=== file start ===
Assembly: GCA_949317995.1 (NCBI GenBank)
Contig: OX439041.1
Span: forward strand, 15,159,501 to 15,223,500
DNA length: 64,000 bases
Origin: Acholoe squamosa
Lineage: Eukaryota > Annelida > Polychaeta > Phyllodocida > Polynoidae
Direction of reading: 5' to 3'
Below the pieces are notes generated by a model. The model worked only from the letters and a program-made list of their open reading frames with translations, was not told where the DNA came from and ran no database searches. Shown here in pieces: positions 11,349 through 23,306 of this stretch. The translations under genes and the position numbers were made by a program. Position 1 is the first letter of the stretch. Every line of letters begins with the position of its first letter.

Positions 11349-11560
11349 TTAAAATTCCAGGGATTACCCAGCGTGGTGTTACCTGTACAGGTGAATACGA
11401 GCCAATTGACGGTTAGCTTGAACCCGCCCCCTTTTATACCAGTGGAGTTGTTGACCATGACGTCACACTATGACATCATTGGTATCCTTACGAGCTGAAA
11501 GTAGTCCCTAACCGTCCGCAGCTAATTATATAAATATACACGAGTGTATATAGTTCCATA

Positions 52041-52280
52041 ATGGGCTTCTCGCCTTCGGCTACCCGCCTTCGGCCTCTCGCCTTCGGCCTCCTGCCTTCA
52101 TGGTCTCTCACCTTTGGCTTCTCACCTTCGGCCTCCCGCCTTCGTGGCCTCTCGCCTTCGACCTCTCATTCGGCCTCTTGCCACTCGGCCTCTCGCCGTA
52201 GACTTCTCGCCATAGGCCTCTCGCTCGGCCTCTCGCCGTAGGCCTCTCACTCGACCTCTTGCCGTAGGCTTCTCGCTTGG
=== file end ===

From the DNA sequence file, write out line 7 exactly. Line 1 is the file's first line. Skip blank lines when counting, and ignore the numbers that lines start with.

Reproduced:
Direction of reading: 5' to 3'